- Wait : The (minimum/maximum/average) wait time for a lock
- Held : The (minimum/maximum/average) hold time for a lock
The following sections demonstrate two examples for using Linux splat. The simple test case shows its basic functionality, while the test case with multiple threads competing for locks shows lock acquisitions attempts (success and failures), wait/hold times, and releases per task as well as anoverall summary.
A simple test case
The splat command is run as shown below. This records all the events related to the probe for a duration of 20 seconds (as specified in the command argument:
sleep 20). A perf format perf.data trace is generated and is processed by splat to create a report as shown in the following output. The list of statistics (as described above) is displayed for all the locks per task.
./splat.py --record all sleep 20
Sample splat command output
Task [ 37569] Function "start_thread+0x104" lock attempted failed acquired released 100200d0 5 2 3 0 wait wait avg wait min wait max 0.009284 0.003095 0.000970 0.007344 held held avg held min held max 0.000000 0.000000 0.000000 0.000000 Function "critSection+0xe0" lock attempted failed acquired released 100200d0 0 0 0 3 wait wait avg wait min wait max 0.000000 0.000000 0.000000 0.000000 held held avg held min held max 0.332536 0.110845 0.100884 0.122726 Function "critSection+0x2c" lock attempted failed acquired released 10020090 1 0 1 0 wait wait avg wait min wait max 0.002226 0.002226 0.002226 0.002226 held held avg held min held max 0.000000 0.000000 0.000000 0.000000 Function "critSection+0x70" lock attempted failed acquired released 10020090 0 0 0 1 wait wait avg wait min wait max 0.000000 0.000000 0.000000 0.000000 held held avg held min held max 0.006928 0.006928 0.006928 0.006928 Task [ 37570] Function "start_thread+0x104" lock attempted failed acquired released 100200d0 6479 6476 3 0 wait wait avg wait min wait max 0.003192 0.001064 0.001048 0.001096 held held avg held min held max 0.000000 0.000000 0.000000 0.000000 Function "critSection+0xe0" lock attempted failed acquired released 100200d0 0 0 0 3 wait wait avg wait min wait max 0.000000 0.000000 0.000000 0.000000 held held avg held min held max 1000.124214 333.374738 0.031022 1000.043584 Function "critSection+0x2c" lock attempted failed acquired released 10020090 1 0 1 0 wait wait avg wait min wait max 0.002312 0.002312 0.002312 0.002312 held held avg held min held max 0.000000 0.000000 0.000000 0.000000 Function "critSection+0x70" lock attempted failed acquired released 10020090 0 0 0 1 wait wait avg wait min wait max 0.000000 0.000000 0.000000 0.000000 held held avg held min held max 0.001238 0.001238 0.001238 0.001238 Task [ ALL] lock acquired failed 10024c810c0 7 0 waited minWait maxWait avgWait 0.009 0.001 0.002 0.001 held minHeld maxHeld avgHeld 0.438 0.001 0.419 0.063 lock acquired failed 100200d0 6 6478 waited minWait maxWait avgWait 0.012 0.001 0.007 0.002 held minHeld maxHeld avgHeld 1000.457 0.031 1000.044 166.743 lock acquired failed 3fff800124f8 4 0 waited minWait maxWait avgWait 0.005 0.001 0.002 0.001 held minHeld maxHeld avgHeld 0.015 0.001 0.011 0.004 lock acquired failed 3fff80012818 4 0 waited minWait maxWait avgWait 0.005 0.001 0.002 0.001 held minHeld maxHeld avgHeld 0.011 0.001 0.006 0.003 lock acquired failed 3fffae030908 2 0 waited minWait maxWait avgWait 0.003 0.001 0.001 0.001 held minHeld maxHeld avgHeld 0.020 0.001 0.019 0.010 lock acquired failed 10020090 2 0 waited minWait maxWait avgWait 0.005 0.002 0.002 0.002 held minHeld maxHeld avgHeld 0.008 0.001 0.007 0.004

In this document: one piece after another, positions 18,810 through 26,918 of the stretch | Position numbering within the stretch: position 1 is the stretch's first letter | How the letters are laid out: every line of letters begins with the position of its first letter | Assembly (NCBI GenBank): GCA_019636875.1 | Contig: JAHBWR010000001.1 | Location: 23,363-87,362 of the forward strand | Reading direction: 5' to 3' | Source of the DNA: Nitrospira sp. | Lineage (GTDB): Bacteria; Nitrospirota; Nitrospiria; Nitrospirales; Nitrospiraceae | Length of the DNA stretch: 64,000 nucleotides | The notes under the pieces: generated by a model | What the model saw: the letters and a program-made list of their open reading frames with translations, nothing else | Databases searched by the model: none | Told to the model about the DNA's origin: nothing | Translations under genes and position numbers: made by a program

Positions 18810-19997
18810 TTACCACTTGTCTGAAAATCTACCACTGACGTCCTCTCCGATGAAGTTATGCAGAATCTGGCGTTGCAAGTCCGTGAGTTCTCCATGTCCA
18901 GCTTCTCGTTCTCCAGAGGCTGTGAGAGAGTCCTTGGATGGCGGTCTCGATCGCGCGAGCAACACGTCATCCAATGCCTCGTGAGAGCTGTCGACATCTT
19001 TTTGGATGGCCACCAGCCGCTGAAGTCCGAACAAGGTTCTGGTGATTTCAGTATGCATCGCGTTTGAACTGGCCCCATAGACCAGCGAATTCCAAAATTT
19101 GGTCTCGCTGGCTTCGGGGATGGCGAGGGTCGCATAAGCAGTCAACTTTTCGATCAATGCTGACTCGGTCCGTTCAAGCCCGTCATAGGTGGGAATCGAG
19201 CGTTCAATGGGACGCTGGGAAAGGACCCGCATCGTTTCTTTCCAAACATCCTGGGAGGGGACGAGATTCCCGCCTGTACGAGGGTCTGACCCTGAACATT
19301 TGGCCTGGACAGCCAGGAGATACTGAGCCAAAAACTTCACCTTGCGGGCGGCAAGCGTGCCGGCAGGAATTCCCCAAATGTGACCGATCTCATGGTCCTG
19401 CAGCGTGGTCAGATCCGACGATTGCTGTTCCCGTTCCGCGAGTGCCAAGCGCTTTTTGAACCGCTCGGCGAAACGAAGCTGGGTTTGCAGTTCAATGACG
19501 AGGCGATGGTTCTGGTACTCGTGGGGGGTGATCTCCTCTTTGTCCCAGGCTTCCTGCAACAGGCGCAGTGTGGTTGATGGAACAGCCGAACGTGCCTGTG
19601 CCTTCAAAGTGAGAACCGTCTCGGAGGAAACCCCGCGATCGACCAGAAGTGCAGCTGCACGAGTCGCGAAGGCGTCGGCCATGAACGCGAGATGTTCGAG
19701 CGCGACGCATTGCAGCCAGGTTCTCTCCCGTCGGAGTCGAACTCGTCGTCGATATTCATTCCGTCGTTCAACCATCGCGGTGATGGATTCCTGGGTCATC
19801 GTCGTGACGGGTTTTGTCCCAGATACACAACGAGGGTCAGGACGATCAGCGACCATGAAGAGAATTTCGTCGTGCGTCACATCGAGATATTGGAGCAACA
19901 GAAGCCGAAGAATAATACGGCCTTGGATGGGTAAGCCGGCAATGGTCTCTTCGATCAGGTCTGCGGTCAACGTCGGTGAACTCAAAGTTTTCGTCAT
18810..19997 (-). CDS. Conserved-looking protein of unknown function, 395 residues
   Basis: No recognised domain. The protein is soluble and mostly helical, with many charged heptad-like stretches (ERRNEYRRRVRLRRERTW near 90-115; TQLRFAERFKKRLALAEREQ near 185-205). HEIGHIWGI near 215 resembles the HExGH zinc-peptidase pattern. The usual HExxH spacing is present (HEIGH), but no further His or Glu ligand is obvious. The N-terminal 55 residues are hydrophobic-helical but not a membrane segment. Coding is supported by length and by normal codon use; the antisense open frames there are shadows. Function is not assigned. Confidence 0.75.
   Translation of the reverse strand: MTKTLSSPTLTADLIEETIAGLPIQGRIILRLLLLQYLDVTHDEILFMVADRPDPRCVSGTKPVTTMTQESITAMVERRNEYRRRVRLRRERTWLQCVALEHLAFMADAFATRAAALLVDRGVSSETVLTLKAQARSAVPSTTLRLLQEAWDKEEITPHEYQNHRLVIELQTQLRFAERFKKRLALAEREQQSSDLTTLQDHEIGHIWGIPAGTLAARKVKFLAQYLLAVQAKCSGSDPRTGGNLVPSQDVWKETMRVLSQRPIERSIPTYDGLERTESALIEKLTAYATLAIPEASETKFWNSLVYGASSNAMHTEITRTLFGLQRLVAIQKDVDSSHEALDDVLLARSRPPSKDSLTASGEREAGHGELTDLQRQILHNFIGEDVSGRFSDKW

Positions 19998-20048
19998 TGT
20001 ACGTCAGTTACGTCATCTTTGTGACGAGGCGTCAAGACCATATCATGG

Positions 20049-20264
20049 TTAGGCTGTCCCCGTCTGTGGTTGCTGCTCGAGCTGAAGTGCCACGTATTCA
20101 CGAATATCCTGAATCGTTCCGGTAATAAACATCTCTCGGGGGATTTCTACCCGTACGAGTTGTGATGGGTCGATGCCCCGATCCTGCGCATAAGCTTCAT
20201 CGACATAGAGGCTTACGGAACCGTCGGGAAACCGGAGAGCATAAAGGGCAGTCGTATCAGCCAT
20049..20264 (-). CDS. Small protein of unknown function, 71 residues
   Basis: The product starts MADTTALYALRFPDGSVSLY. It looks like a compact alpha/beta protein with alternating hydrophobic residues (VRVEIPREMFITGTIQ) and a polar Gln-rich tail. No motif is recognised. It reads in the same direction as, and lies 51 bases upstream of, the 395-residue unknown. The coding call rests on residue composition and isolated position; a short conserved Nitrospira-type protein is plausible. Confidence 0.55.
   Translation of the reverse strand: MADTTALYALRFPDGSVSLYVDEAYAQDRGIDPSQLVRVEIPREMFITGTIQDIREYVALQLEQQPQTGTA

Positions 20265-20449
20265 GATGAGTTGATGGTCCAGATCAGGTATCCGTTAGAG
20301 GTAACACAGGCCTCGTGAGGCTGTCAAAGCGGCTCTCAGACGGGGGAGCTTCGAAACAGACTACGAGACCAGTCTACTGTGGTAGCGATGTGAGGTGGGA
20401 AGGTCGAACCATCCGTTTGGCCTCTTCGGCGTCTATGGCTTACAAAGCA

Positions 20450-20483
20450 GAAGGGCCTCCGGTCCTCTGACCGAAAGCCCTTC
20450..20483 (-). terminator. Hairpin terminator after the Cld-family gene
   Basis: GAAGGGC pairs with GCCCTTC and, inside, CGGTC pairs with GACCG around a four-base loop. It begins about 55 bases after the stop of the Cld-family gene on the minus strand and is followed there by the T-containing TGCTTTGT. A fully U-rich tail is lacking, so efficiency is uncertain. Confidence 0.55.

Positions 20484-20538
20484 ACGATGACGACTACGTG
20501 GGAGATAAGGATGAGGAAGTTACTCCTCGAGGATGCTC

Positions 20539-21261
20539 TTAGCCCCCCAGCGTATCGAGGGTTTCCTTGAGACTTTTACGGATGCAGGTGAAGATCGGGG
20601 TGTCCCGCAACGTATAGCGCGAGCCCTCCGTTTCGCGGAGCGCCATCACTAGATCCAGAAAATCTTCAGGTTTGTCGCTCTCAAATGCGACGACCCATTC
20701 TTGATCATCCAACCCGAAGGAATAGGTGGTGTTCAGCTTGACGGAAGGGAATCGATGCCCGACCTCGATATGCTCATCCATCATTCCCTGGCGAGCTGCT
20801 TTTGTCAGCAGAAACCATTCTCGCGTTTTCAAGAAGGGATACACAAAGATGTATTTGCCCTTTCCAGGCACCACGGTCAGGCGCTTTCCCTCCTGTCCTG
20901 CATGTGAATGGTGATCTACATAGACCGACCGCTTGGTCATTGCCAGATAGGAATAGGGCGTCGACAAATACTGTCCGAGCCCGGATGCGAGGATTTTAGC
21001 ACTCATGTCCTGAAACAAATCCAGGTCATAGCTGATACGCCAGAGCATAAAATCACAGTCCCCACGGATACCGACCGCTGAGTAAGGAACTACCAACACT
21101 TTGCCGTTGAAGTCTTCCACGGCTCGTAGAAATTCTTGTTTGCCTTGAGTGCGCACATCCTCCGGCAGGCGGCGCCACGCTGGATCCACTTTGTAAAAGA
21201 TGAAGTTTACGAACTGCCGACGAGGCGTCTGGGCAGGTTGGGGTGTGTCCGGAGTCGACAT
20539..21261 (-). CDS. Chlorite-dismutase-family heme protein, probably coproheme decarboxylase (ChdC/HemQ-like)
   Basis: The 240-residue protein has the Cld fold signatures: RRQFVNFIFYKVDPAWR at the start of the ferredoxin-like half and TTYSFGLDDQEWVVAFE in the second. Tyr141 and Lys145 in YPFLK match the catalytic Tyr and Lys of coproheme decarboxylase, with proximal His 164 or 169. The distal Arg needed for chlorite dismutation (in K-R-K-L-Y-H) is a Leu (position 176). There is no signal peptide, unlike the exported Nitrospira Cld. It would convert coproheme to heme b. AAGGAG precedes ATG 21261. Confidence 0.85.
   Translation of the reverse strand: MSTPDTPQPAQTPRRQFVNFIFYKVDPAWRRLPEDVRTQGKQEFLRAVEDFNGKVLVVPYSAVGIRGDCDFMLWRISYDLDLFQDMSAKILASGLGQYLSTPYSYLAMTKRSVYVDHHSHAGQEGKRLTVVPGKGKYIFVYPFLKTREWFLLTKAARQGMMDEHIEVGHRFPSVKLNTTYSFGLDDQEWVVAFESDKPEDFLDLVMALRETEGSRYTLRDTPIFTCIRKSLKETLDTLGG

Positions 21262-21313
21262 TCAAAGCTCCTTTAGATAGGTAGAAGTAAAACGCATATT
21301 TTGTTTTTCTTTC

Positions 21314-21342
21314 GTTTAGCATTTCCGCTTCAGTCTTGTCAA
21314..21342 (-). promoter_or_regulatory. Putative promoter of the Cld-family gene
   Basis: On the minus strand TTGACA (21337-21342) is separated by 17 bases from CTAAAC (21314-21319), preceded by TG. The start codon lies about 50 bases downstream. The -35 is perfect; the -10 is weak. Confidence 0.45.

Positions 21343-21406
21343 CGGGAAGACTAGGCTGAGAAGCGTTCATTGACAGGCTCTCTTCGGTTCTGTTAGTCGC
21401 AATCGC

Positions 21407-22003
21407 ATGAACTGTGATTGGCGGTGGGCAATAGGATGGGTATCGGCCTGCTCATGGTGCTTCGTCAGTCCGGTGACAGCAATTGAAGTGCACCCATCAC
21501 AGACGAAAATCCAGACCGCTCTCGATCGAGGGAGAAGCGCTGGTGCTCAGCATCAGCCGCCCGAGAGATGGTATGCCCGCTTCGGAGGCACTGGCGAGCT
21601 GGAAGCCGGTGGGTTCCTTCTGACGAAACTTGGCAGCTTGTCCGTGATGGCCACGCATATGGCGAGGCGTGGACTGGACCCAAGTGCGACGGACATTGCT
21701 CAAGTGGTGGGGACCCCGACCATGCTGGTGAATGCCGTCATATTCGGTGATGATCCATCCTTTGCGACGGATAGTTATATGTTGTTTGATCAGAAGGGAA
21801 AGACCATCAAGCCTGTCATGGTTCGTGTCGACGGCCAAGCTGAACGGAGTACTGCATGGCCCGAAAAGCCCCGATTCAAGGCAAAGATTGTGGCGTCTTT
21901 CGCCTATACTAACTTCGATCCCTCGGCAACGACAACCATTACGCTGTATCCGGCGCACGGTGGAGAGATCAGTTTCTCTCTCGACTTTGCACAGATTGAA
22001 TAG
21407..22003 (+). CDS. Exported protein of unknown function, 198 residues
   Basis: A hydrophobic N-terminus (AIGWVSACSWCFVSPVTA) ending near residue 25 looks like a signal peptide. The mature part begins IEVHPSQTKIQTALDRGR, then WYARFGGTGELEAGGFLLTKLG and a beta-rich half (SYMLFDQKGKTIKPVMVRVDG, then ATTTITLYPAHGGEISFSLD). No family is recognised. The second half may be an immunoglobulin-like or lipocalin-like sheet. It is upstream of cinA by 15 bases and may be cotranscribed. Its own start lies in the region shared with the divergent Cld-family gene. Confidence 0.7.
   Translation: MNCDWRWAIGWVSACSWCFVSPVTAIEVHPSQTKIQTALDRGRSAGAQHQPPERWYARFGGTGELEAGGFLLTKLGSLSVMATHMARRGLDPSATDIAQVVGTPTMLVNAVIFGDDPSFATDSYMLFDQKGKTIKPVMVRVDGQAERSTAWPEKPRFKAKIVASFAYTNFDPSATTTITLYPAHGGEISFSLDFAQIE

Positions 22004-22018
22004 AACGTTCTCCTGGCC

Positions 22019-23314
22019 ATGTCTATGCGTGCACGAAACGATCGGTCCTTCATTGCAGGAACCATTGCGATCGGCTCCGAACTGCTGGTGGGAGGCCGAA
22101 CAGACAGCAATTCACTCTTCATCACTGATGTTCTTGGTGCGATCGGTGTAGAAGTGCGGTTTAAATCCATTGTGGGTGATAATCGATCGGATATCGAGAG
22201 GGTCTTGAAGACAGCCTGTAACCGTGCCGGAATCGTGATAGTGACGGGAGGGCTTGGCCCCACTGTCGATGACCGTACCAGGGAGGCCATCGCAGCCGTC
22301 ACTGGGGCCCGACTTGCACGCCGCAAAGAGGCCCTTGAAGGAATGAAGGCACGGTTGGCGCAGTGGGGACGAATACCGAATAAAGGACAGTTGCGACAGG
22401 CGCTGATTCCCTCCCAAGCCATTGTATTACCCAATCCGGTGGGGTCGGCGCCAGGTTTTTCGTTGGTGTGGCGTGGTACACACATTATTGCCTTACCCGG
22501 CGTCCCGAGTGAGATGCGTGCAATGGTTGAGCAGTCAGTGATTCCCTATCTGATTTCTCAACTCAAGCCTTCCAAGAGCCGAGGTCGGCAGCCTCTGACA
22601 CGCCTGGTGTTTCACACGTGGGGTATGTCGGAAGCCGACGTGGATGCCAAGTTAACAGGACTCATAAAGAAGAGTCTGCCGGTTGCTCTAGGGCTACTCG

Test case with threads competing for locks
The command output also illustrates a slightly more complicated scenario because it has a few threads simultaneously looping and contending for a shared lock. In this scenario, the threads try to compete for lock acquisition and then get into a loop where they use condition variables to wait and signal the lock. The task procedure runs in a loop and the overall process is active for about 10 seconds before terminating.
In the command output, there are two threads (37569 and 37570) attempting, acquiring, and releasing a lock (100200d0) multiple times (as this happens in a loop). You can also see the failed attempts for the lock. The total hold and wait times for acquiring the lock is high, which also explains why there is a high value for the lock attempted statistics. These fields can be observed in the individual task reports and collation of minimum, maximum, and average values can be seen in the command output.
We believe that Linux splat is a very helpful tool for developers, administrators, and clients too allow them to effectively troubleshoot lock-related performance problems they might encounter when migrating applications from AIX to Linux systems.
Now that Linux splat is also available publicly on GitHub, we encourage you to explore and utilize it. We would be very grateful to hear your feedback, comments, suggestions, enhancement ideas, and any other issues you may find.
Linux curt, which we mentioned earlier, is another interesting performance tool that is available on GitHub. We plan to cover Linux curt in a future tutorial. Until then, review the README to learn more.